- Doctor of Psychology: This is a newer degree, developed in the 1970s to accommodate people who wanted a more specifically people-centered degree. This PsyD degree is the classic clinical psychology doctorate, educating you on the best ways to engage with patients and serve their needs. This is the degree for people who would rather be in the field than in the classroom or lab.
Either degree can get you jobs in clinical psychology, preparing you to work in a range of settings. These include:
- Hospitals and clinics
- Field medical centers
- Community centers
- Mental institutions
- Social work settings
- Government organizations
Before you can work in any of those settings, however, you need the degree.
How Do You Get a Doctorate of Clinical Psychology?
First, note that almost every state will require you to have a doctorate in order to work in clinical psychology. While there are a few states that may allow you to work under someone else who has a doctoral degree, if you want to work as a clinical psychologist in your own right, you will almost certainly need this degree.
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In order to apply for a doctoral program, you’ll definitely need a bachelor’s degree. It’s best if this is in a related field, though it isn’t necessary. If you don’t have the required prerequisites, you can take post-baccalaureate classes to make up for your lack of knowledge. Once you have all the prerequisites in place, you can apply for a program. In some cases, you will also have to have a master’s degree, while in other cases, a program may allow you to apply directly following undergrad. Some degrees combine the master’s and doctoral degrees so that you emerge from the program with both.
While in the program, you will need to complete a certain number of supervised hours working in the field. This varies by state or jurisdiction, so look up the requirements for the state in which you want to practice upon graduation. This is a more useful measure of what you should achieve than the state you’re currently in. If the two are the same, you’re good to go.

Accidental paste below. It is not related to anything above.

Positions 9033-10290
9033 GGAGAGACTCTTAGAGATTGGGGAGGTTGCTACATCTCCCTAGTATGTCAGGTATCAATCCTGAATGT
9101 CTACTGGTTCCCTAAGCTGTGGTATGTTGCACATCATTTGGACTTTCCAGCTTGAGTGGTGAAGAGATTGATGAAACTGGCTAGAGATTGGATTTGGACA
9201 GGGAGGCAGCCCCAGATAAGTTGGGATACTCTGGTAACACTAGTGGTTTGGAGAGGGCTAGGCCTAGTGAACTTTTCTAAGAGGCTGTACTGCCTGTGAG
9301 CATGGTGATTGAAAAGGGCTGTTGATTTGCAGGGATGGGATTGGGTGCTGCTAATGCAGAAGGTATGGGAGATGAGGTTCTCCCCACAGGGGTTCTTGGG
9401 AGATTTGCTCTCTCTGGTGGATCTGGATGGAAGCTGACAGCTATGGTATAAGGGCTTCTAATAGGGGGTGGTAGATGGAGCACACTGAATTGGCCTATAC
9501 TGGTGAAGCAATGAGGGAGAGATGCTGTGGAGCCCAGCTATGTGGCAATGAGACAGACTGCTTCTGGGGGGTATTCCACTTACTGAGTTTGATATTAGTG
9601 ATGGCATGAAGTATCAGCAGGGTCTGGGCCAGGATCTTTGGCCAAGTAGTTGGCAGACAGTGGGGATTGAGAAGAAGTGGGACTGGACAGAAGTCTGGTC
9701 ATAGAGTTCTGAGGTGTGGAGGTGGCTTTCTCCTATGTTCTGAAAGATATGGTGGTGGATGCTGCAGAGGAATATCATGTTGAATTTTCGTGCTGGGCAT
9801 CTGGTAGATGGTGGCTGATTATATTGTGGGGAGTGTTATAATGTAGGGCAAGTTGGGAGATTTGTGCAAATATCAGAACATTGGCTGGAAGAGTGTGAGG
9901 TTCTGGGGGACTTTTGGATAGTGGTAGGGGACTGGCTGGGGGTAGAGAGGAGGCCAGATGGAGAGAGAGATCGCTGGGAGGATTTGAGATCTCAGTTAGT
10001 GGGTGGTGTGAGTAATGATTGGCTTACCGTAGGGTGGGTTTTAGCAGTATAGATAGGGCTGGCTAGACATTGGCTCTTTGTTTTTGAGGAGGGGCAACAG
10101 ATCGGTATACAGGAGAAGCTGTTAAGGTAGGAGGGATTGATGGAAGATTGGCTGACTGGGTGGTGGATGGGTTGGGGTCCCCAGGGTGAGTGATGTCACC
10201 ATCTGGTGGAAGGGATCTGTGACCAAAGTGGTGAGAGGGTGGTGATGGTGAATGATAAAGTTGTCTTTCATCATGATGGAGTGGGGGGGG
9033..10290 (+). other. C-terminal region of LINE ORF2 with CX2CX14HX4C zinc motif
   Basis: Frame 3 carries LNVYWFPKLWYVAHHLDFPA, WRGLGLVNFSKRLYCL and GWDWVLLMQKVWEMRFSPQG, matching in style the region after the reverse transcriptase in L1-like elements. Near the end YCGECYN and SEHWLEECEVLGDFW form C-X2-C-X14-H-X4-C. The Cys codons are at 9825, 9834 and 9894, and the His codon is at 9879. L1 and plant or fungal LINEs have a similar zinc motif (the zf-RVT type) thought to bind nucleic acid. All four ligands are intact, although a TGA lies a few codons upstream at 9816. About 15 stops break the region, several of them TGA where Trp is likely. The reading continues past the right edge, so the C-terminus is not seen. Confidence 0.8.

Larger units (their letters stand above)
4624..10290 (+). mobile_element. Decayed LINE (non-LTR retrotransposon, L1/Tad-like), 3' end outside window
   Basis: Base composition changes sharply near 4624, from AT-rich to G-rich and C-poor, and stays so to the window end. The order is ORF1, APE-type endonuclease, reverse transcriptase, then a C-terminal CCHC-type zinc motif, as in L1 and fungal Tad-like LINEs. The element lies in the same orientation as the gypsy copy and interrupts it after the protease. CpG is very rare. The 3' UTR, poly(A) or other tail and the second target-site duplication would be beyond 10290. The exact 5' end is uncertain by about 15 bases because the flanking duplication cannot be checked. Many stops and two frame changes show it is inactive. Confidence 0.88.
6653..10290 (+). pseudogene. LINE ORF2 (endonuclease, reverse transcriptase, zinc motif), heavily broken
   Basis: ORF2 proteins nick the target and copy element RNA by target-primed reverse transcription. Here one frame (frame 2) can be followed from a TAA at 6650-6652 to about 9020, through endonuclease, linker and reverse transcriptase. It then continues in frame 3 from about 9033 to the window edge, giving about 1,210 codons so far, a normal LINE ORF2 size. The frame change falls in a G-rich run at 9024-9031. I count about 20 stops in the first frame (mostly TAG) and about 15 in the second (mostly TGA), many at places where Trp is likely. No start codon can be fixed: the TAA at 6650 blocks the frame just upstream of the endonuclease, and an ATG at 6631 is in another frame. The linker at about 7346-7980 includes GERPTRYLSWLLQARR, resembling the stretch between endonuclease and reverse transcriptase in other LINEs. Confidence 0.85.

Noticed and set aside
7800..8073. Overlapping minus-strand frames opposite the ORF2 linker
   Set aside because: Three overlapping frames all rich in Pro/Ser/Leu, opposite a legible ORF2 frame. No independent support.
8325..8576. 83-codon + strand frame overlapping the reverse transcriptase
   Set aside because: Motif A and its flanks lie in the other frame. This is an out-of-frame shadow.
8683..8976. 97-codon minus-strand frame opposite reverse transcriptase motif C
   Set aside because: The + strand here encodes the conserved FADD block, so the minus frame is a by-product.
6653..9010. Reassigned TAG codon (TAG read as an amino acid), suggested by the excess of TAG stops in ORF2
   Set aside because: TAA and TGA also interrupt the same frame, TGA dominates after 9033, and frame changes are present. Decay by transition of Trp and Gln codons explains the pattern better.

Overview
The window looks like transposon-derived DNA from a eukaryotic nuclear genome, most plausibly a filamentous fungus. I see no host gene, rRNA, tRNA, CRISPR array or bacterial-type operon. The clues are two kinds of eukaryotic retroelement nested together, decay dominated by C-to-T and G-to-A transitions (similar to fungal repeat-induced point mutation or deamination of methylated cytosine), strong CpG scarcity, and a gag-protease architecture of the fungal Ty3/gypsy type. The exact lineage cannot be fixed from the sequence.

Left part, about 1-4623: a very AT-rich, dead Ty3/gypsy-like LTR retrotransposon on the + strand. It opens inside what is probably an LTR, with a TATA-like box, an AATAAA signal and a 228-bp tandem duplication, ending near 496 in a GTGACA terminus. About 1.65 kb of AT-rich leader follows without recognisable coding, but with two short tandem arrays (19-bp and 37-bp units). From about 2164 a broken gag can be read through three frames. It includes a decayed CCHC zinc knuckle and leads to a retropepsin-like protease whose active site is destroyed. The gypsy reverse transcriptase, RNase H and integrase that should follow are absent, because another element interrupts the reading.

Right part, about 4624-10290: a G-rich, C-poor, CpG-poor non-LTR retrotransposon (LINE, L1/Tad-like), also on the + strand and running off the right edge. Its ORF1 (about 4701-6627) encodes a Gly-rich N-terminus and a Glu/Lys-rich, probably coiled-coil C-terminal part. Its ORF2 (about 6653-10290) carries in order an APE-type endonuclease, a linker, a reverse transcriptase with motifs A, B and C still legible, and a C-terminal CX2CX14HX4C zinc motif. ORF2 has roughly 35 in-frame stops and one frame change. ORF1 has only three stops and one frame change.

Generally speaking, you will need around 1,500 hours of supervised work in order to graduate from the program. To work as a clinical psychologist, you will also need supervised hours following your graduation, when you begin working. But what happens after you take the licensing exam when you get your first job.<!- mfunc search_btn -> <!- /mfunc search_btn ->
What Is the Exam Like?
“All U.S. states and Canadian provinces whose boards are members of ASPPB – except Quebec and Prince Edward Island – require applicants to pass the EPPP, a 225-question multiple-choice test developed by ASPPB on core areas of psychology, such as assessment and diagnosis, and social and biological bases of behavior,” says the American Psychological Association. “Some states also require candidates to pass an oral exam that may be a competency-based test or a test of laws and ethics. Other states only require a jurisprudence exam.”
Again, make sure you look up the requirements for the state in which you hope to practice. You need to know the exam requirements, what constitutes a passing score, and how many hours you need before and after earning your license, or else you may hit bumps in the road when applying for jobs.
Overall, while the program may take 4-5 years to fully complete, it is a streamlined process. Your school will help you check all the boxes so that you can be on your way to a fulfilling and meaningful career … so don’t wait to choose a school and apply today!
- 15 Great Places to Work in Clinical Psychology. (2019). Retrieved from https://psydprograms.org/15-great-places-to-where-clinical-psychologists-can-work/